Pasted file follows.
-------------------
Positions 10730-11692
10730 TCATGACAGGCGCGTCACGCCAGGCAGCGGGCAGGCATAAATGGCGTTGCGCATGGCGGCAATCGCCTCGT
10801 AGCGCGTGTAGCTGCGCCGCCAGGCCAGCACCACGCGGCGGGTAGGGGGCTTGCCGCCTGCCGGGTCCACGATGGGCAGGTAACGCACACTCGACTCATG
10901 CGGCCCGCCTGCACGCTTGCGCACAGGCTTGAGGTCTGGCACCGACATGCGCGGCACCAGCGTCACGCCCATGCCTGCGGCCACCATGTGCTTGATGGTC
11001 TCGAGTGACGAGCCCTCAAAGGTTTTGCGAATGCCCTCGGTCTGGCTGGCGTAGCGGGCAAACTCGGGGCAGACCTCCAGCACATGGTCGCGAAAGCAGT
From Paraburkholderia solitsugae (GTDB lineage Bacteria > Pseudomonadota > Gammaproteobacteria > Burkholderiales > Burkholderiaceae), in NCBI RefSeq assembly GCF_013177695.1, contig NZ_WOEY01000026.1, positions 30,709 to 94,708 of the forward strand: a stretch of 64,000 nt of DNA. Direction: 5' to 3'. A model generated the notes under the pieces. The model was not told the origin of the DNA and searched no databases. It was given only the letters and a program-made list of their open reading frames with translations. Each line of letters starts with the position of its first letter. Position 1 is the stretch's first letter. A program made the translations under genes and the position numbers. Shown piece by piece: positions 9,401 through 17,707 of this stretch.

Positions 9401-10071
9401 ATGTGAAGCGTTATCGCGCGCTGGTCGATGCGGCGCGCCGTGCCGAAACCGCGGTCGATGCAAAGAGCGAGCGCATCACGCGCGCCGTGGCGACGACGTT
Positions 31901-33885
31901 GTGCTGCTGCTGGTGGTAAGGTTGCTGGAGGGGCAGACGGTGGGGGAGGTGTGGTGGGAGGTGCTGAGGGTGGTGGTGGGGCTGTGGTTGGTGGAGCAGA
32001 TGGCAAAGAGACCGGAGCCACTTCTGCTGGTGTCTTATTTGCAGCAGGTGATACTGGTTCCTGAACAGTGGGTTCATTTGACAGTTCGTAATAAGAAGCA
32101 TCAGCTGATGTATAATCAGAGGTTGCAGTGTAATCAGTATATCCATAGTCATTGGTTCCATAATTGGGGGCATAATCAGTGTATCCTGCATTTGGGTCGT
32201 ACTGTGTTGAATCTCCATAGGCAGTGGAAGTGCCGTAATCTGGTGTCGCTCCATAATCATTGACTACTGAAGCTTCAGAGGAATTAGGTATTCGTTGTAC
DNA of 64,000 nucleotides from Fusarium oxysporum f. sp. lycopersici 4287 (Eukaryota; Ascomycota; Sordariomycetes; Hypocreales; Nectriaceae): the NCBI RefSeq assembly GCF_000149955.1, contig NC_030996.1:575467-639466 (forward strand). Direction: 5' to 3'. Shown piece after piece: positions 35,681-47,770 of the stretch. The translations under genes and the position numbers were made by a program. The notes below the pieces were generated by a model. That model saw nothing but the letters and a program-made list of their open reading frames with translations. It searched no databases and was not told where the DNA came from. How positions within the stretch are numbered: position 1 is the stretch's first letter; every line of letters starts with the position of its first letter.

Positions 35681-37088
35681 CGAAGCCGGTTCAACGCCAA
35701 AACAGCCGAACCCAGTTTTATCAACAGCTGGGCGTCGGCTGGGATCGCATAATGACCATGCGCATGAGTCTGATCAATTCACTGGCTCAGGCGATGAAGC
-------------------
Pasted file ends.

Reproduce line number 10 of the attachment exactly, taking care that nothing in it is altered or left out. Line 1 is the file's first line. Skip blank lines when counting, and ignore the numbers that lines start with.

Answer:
31901 GTGCTGCTGCTGGTGGTAAGGTTGCTGGAGGGGCAGACGGTGGGGGAGGTGTGGTGGGAGGTGCTGAGGGTGGTGGTGGGGCTGTGGTTGGTGGAGCAGA